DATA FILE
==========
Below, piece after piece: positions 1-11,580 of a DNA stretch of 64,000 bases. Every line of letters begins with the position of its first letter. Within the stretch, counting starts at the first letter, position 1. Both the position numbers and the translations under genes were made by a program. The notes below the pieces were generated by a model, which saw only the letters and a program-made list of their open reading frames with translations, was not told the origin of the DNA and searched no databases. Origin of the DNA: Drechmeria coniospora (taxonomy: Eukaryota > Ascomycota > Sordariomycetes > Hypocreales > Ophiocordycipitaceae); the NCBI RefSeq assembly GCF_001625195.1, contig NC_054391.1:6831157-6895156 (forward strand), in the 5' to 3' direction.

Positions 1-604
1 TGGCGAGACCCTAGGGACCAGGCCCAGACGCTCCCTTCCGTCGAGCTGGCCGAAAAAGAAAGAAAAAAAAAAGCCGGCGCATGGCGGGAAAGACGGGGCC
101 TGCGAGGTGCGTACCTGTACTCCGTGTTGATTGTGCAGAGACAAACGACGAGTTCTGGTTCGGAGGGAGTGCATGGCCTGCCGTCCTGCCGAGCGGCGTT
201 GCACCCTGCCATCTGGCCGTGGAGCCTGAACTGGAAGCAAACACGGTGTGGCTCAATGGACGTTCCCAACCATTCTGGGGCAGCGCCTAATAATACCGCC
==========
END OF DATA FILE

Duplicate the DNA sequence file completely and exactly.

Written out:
Below, piece after piece: positions 1-11,580 of a DNA stretch of 64,000 bases. Every line of letters begins with the position of its first letter. Within the stretch, counting starts at the first letter, position 1. Both the position numbers and the translations under genes were made by a program. The notes below the pieces were generated by a model, which saw only the letters and a program-made list of their open reading frames with translations, was not told the origin of the DNA and searched no databases. Origin of the DNA: Drechmeria coniospora (taxonomy: Eukaryota > Ascomycota > Sordariomycetes > Hypocreales > Ophiocordycipitaceae); the NCBI RefSeq assembly GCF_001625195.1, contig NC_054391.1:6831157-6895156 (forward strand), in the 5' to 3' direction.

Positions 1-604
1 TGGCGAGACCCTAGGGACCAGGCCCAGACGCTCCCTTCCGTCGAGCTGGCCGAAAAAGAAAGAAAAAAAAAAGCCGGCGCATGGCGGGAAAGACGGGGCC
101 TGCGAGGTGCGTACCTGTACTCCGTGTTGATTGTGCAGAGACAAACGACGAGTTCTGGTTCGGAGGGAGTGCATGGCCTGCCGTCCTGCCGAGCGGCGTT
201 GCACCCTGCCATCTGGCCGTGGAGCCTGAACTGGAAGCAAACACGGTGTGGCTCAATGGACGTTCCCAACCATTCTGGGGCAGCGCCTAATAATACCGCC